To power cycle your hardware devices, start by shutting down your PC, then follow by switching off your modem or router. Unplug your router or modem, and then wait for one or two minutes. Now, plug the router or modem back in, turn it on, and then switch on your PC. Once you’re connected to your network, the issue should be resolved.
Second Fix: Add the Game to Your Firewall’s Exceptions
One of the basic reasons for connectivity issues on Tom Clancy’s Ghost Recon: Wildlands is that your firewall is blocking the game’s access to your PC’s network connection. It’s possible that the security tool perceives the game as a threat due to its high bandwidth usage. The resolution to the problem, in this case, is to allow the game through your firewall application.
There are different methods involved in adding an app as an exception in different third-party firewall programs. You can check the developer’s website for the guide to your particular firewall. Since Windows Defender Firewall also blocks certain apps, it could be responsible for the problem.
Here’s a quick guide on how to allow an app in Windows Defender Firewall:
- Right-click the Start button and click on the Settings option in the menu that pops up.
- Click on the Update & Security tile on the Settings home screen.
- Go to the Windows Security tab on the next screen, and then click on Firewall & Network Protection.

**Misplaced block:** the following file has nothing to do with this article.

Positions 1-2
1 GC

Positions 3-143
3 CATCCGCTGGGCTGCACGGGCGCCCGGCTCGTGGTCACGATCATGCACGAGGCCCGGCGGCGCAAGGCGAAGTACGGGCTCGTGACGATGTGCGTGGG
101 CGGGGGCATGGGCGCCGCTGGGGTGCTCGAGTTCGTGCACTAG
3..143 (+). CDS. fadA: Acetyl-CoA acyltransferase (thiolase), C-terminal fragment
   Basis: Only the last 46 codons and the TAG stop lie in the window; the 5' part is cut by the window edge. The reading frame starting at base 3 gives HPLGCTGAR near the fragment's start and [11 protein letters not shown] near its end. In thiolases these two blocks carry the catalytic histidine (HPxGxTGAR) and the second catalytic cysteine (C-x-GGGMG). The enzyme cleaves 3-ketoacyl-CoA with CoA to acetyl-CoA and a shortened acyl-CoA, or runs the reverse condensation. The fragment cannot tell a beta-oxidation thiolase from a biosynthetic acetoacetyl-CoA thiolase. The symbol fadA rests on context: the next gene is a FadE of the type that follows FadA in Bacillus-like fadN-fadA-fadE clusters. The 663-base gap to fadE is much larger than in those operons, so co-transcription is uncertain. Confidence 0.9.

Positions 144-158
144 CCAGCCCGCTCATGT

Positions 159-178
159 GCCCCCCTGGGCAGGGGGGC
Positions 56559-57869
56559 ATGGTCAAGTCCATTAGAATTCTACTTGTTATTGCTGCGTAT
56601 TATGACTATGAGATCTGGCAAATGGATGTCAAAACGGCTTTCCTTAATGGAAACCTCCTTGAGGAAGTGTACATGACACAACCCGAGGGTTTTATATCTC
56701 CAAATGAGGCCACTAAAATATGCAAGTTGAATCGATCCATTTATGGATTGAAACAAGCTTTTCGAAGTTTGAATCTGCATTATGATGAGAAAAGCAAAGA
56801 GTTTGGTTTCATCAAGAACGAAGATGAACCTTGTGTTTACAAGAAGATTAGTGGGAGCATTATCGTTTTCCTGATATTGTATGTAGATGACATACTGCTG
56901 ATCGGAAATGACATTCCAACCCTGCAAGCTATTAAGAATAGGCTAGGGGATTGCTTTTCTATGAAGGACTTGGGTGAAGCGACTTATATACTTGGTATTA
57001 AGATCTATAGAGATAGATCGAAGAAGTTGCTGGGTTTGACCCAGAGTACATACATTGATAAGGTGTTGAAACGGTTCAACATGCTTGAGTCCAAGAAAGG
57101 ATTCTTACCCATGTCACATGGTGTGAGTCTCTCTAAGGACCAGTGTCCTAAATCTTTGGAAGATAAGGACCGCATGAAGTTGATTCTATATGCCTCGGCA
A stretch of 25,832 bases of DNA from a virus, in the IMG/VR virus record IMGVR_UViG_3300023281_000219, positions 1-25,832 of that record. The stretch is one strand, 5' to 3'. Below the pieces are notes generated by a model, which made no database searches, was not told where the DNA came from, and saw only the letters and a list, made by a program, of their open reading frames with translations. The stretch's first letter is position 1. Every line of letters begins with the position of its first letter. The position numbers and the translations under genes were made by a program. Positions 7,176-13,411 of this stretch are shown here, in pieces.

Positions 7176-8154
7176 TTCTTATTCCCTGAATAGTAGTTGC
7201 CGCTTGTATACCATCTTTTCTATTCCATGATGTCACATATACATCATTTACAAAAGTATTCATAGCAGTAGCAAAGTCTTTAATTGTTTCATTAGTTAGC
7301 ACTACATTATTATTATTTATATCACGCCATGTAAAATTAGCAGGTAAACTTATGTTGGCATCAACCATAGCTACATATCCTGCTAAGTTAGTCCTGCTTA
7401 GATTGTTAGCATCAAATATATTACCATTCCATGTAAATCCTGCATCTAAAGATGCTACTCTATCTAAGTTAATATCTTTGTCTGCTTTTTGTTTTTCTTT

- Under Firewall & Network Protection, click on Allow an app through firewall.
- On the next screen, click on the Change Settings button.
- Next, locate Tom Clancy’s Ghost Recon: Wildlands, click on the box beside the game, and then click on the public and private boxes to allow it through Windows Firewall.
- Click on the OK button to save your changes.
You can now check if you can connect without issues.
If the problem persists, try disabling your firewall temporarily, and then check if you can connect.
However, before you disable your firewall, you should consider forwarding the game’s ports through the firewall. The procedure can be found in the third fix. You can then follow these steps:
- Click on the Show Hidden Icons arrow at the far-right of your taskbar and click on the shield icon in the tray that slides up.
- Once Windows Security opens, click on the Firewall & Network Protection label.
- Now, click on Domain network, and then switch off Windows Defender Firewall.